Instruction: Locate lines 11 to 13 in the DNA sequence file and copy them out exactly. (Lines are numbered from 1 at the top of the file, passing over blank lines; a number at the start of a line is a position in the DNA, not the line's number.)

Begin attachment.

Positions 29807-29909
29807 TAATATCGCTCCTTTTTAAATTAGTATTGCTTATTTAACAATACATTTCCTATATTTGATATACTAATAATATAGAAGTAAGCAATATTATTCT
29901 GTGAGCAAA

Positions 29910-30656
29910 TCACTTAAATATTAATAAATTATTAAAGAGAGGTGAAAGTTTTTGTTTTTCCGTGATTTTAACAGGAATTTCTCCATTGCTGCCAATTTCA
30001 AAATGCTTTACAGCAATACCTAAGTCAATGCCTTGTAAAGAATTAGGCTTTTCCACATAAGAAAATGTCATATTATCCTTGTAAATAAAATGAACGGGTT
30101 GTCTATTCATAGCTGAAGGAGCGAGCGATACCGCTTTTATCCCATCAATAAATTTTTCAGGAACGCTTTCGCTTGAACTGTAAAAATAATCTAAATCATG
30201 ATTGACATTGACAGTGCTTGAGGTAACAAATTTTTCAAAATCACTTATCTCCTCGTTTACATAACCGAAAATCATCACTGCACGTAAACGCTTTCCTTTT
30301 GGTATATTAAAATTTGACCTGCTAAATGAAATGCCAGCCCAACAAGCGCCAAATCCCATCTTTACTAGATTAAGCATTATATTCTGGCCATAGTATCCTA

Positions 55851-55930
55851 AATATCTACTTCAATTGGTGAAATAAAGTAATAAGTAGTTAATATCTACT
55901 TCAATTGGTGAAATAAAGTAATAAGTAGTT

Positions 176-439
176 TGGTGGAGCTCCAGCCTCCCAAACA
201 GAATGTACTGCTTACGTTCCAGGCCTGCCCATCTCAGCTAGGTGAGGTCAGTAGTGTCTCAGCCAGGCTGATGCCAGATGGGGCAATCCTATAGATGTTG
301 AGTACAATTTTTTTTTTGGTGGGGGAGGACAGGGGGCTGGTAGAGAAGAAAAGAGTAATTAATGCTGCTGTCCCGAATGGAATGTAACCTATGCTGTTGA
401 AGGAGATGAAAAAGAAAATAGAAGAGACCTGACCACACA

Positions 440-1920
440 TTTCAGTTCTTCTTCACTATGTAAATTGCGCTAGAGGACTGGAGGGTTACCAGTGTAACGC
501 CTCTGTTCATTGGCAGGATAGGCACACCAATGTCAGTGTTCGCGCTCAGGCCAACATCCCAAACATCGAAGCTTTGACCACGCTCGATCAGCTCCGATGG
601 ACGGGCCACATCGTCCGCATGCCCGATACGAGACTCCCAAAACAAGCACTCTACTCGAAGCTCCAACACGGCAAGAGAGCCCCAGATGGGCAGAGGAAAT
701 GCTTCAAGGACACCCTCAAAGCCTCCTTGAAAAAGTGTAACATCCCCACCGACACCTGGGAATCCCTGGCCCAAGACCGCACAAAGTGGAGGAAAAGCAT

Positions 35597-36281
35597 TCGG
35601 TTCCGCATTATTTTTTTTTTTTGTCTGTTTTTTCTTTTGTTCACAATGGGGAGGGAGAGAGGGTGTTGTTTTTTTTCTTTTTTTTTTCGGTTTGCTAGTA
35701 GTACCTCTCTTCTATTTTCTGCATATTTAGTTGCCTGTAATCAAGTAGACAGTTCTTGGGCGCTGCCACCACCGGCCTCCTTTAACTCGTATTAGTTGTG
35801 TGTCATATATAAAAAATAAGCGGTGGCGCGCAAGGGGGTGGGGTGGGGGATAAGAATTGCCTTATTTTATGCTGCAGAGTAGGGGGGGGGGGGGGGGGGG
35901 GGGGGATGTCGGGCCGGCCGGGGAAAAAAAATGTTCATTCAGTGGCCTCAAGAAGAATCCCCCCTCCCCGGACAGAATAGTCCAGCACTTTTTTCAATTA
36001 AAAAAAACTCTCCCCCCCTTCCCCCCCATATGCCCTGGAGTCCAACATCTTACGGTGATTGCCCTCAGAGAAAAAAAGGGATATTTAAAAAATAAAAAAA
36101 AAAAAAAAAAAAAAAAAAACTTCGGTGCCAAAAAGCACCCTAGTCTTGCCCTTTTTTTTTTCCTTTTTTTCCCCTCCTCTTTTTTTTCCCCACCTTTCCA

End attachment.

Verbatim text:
55851 AATATCTACTTCAATTGGTGAAATAAAGTAATAAGTAGTTAATATCTACT
55901 TCAATTGGTGAAATAAAGTAATAAGTAGTT

Positions 176-439